(Metagame Archive) The Light of Play – In Evil Star’s Evil Clutches

By Jason Grabher-Meyer

I’m a huge fan of cards that don’t quite fit. If given the choice between spending twenty minutes contemplating a straightforward power card or a weaker one that does three different things, my choice is clear—sign me up for the jank! Like rich Victorian lace or spider webs coated in a forest’s morning dew, I like my cards complicated beyond necessity, even if they aren’t tier 1. I play games because I enjoy cracking systems, and if a single card within a game can offer that challenge, then it’s bound to thrill me.

Don’t get me wrong—I play what wins when winning is my goal. But due to the quality of design that goes into the Vs. System, there is more than just straight competition to be enjoyed. That fact is something that anyone can lose sight of amongst the allure of the million dollar pro tour and a plethora of $10K events.

With that in mind, I’ll be using the next few weeks to turn my column toward the complicated and sophisticatedly entertaining. Metagame.com is now a throbbing beacon for pro players, and they’re all more qualified than I am to tell you what you should run to win tournaments. Instead, I’m going to turn my eyes toward the cards that hold potential instead of immediate value, fascinating complexity instead of raw power—and I’ll do it all while slipping in phrases like “throbbing beacon.” Because hey, I’ve gotta get cheap laughs somehow*.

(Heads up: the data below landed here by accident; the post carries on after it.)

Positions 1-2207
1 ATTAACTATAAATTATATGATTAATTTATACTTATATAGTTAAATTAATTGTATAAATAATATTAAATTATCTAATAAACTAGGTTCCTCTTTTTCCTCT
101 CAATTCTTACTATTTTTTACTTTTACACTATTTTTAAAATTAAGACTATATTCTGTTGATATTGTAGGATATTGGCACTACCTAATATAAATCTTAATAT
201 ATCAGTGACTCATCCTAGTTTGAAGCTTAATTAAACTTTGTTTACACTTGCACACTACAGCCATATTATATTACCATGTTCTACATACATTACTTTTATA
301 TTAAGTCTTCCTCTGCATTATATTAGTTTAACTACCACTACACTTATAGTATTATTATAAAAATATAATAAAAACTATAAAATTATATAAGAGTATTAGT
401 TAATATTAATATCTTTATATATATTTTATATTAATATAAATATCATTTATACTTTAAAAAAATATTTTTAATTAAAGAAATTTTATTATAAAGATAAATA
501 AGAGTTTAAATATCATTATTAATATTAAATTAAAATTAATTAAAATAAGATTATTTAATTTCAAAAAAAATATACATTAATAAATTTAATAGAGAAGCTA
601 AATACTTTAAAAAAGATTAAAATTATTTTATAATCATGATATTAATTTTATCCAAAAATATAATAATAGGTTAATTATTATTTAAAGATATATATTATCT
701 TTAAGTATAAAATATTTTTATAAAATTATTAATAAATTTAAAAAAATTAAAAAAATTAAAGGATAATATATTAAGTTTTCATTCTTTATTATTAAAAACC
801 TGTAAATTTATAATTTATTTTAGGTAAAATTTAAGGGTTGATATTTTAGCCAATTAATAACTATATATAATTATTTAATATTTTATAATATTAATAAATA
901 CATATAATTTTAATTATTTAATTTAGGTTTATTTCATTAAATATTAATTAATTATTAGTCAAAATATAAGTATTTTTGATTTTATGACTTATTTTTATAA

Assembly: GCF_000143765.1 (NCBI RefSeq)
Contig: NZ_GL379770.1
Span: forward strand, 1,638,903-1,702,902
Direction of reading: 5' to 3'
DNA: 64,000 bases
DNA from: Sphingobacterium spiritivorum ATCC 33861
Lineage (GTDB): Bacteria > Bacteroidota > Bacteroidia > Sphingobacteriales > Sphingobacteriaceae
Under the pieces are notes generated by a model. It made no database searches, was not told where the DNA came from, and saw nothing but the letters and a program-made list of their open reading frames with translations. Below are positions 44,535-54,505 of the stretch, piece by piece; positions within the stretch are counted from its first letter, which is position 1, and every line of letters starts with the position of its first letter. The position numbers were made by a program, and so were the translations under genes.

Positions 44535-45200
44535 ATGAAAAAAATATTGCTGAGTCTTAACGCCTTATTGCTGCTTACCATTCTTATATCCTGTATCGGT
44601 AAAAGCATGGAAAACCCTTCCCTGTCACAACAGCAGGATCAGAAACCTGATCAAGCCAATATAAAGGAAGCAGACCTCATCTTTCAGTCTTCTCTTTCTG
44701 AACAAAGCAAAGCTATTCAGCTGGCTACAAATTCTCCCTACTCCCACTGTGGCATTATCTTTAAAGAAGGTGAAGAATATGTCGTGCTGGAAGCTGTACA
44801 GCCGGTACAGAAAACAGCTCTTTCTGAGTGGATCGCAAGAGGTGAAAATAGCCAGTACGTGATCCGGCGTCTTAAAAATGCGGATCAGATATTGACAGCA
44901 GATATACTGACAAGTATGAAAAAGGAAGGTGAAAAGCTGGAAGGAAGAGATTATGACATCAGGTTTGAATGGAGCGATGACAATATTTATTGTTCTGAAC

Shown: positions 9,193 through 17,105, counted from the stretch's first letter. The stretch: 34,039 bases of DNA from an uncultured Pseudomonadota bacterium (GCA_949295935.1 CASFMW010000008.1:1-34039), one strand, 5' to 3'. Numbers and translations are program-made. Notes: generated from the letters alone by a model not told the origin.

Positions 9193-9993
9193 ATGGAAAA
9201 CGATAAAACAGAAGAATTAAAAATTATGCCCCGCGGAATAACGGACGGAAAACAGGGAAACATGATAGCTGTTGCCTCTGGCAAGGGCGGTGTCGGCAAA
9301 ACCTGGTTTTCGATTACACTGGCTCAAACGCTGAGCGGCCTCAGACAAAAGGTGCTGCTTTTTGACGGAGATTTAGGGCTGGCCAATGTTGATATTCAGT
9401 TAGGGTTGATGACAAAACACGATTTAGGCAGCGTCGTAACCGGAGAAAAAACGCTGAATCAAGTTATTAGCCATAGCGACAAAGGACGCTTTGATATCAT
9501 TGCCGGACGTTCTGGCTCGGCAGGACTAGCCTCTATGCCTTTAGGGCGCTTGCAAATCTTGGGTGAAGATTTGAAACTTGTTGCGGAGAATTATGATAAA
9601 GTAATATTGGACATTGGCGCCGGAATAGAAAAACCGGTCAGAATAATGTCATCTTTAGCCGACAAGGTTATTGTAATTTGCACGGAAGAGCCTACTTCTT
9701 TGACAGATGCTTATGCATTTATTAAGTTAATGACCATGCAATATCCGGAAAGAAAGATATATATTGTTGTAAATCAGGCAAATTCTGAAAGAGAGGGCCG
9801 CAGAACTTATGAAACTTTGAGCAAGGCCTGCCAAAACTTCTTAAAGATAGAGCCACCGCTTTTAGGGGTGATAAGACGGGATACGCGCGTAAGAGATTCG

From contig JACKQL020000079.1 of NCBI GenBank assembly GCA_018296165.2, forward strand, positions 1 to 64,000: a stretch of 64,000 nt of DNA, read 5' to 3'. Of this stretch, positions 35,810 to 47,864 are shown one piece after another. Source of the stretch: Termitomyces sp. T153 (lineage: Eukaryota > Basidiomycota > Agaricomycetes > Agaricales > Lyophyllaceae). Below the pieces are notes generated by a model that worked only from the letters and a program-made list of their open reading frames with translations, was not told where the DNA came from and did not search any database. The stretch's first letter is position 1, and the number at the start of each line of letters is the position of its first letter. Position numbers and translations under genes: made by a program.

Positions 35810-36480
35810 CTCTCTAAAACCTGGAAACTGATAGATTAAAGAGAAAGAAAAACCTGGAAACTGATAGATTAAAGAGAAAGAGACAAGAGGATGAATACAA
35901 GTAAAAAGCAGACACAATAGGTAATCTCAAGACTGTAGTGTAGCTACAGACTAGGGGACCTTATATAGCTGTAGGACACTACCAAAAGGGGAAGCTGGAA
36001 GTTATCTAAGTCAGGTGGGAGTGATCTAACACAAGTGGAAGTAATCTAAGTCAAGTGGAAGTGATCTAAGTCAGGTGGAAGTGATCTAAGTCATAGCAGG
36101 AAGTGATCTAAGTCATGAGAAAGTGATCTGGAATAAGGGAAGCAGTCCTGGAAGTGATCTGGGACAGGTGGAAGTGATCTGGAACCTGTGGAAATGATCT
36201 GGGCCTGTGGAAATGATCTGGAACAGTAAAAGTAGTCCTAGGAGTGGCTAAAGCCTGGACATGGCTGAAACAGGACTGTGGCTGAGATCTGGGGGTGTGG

Today I want to look at one of my favorite cards from Green Lantern Corps, In Evil Star’s Evil Clutches. Not only is it fun to say, but it also blends one very straightforward and fairly useful effect with another that is far more complicated.

Let’s break this card down and look at what it can accomplish with a little creativity.
   

Mr. Jordan, Your Flight Has Been Delayed

First up, the simple component of In Evil Star’s Evil Clutches is its main effect—removing flight from a character an opponent controls. Note that the effect doesn’t target, so you can choose which character is to be affected at resolution. That gives the effect a bit of extra oomph. Aside from that, though, it really is as simple as it looks.

In all three formats in which this card exists, the worth of its grounding effect is dependent on matchup. Most Golden Age metagames have a relatively small amount of flight compared to DC Modern Age, and DGL Sealed Pack play is even better because so many characters in DGL have flight. In the latter, it can be worth running Clutches strictly for its primary effect. Though reinforcement is devalued in Golden Age and DC Modern Age, the flight effect alone still probably isn’t enough to justify including it in a deck, no matter how creative you get.